As Democrats try to salvage health care reform, there is one man who above all others will help determine its fate, and he is not Barack Obama or Harry Reid or even a member of Congress. In fact, odds are you've never heard of Alan Frumin, the Senate parliamentarian. But when it comes to the complex budgetary procedure known as reconciliation, the filibuster-proof process which Democrats hope to use to make certain fixes to the Senate bill, Frumin is "the defense counsel, he's the prosecution, he's the judge, he's the jury and he's the hangman," says Senator Judd Gregg of New Hampshire, the top Republican on the Budget Committee.Or, in other words, "germane to the resolution," a staple of Robert's Rules of Order and classic parliamentary procedure. (The same general principle forbids amendments that merely insert "not" into bills or resolutions as a way of negating their impacts, except in the case of an obvious typo.)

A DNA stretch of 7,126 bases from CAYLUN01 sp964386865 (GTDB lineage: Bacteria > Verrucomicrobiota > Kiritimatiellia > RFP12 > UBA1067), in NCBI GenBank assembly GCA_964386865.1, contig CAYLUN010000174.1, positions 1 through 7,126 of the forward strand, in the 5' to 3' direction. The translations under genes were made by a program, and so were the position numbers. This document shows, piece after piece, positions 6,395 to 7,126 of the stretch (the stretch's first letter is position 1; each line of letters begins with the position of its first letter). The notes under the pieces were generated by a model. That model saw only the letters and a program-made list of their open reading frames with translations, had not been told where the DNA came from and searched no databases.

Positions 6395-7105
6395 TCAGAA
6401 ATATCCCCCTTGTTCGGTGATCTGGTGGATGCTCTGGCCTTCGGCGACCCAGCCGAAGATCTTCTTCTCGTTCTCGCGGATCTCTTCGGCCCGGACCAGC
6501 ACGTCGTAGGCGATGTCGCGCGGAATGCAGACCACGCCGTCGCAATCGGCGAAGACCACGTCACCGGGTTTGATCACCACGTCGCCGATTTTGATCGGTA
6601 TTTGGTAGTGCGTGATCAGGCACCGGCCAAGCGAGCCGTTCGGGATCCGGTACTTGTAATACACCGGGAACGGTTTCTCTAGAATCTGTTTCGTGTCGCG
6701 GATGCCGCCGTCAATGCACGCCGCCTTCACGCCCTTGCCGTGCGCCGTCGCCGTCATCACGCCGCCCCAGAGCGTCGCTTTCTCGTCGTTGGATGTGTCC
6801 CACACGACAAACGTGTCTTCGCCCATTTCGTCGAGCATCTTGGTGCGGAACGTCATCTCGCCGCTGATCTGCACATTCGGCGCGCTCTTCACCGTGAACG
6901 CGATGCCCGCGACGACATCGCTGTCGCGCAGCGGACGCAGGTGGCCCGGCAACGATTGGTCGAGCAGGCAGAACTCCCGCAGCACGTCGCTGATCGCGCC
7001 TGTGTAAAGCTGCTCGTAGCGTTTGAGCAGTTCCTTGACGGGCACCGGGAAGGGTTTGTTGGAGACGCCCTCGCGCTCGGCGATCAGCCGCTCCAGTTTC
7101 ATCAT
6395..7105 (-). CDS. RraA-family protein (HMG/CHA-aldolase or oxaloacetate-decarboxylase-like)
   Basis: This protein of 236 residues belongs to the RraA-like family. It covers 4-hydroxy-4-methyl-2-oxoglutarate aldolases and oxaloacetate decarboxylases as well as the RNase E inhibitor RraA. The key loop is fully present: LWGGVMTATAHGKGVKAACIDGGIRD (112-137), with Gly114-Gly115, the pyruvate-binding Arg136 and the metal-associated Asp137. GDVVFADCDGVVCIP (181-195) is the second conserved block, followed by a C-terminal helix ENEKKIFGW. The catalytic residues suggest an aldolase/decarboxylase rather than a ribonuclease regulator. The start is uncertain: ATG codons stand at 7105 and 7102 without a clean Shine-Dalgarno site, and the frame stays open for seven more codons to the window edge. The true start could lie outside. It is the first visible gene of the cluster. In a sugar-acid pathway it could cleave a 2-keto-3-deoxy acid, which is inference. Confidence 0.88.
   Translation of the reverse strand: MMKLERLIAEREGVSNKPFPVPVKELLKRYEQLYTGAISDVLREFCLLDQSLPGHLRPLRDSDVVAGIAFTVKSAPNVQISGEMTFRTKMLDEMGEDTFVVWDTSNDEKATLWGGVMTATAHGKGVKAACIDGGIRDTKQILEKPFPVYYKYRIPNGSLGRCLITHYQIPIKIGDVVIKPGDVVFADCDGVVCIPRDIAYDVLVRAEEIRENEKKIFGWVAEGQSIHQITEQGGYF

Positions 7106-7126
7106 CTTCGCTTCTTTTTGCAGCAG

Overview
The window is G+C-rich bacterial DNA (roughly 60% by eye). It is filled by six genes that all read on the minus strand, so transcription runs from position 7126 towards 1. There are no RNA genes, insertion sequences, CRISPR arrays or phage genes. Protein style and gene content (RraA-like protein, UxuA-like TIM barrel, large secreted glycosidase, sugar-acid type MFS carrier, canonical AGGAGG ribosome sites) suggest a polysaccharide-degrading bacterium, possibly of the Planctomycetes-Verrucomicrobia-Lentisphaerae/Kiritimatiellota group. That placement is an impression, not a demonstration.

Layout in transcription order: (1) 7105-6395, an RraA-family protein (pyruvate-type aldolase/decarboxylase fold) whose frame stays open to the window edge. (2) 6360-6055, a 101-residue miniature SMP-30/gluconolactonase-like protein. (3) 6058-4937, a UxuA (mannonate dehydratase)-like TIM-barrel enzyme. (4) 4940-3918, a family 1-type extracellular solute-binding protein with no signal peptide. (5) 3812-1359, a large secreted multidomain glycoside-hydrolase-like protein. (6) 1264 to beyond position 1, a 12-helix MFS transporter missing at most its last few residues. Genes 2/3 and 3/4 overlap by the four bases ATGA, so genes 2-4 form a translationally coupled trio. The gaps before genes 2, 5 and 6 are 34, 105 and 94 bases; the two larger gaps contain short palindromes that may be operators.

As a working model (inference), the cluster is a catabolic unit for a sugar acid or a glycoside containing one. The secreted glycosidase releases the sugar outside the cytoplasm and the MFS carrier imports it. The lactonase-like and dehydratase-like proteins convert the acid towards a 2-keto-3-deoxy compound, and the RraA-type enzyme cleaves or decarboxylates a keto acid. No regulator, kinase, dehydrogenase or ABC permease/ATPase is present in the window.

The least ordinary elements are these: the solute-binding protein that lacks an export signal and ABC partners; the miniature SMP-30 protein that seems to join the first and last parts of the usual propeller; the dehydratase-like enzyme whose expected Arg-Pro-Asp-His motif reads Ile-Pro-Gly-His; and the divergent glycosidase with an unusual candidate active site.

It will be up to Frumin to decide what parts of the previously passed Senate health care bill Senate Democrats can and cannot amend with a simple majority of 51 votes. House Democrats, who are being asked to pass a Senate bill with which they have some real disagreements, are counting on their Senate colleagues to make a certain number of tweaks after the fact, but that is no easy task.
The problem in using reconciliation is twofold: 1) it's open to amendments and many Republicans Senators, including Tom Coburn of Oklahoma, say they plan on filing hundreds of amendments, potentially gumming up the Senate for months; and 2) under a provision known as the Byrd rule — named after Senator Robert Byrd of West Virginia — every provision passed through reconciliation must be deemed relevant to the underlying budget by the parliamentarian.
Read the whole thing to learn about the fascinating intricacies of the Senate's parliamentary procedure--and what would make a parliamentarian say, "The rules are perfect and if they're all changed, the rules are still all perfect."